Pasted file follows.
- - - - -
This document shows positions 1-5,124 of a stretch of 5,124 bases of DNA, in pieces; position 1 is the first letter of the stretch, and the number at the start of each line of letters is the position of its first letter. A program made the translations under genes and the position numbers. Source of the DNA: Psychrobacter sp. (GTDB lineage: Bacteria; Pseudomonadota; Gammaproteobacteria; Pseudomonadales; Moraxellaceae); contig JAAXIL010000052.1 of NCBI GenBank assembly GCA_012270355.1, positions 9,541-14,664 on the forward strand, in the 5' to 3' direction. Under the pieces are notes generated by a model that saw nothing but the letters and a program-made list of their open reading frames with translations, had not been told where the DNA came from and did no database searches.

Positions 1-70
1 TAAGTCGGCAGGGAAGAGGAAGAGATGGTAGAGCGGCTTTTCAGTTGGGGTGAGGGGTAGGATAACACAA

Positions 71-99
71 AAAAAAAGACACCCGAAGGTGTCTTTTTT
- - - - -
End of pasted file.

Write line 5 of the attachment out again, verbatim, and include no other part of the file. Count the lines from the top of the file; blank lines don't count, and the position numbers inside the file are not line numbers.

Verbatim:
71 AAAAAAAGACACCCGAAGGTGTCTTTTTT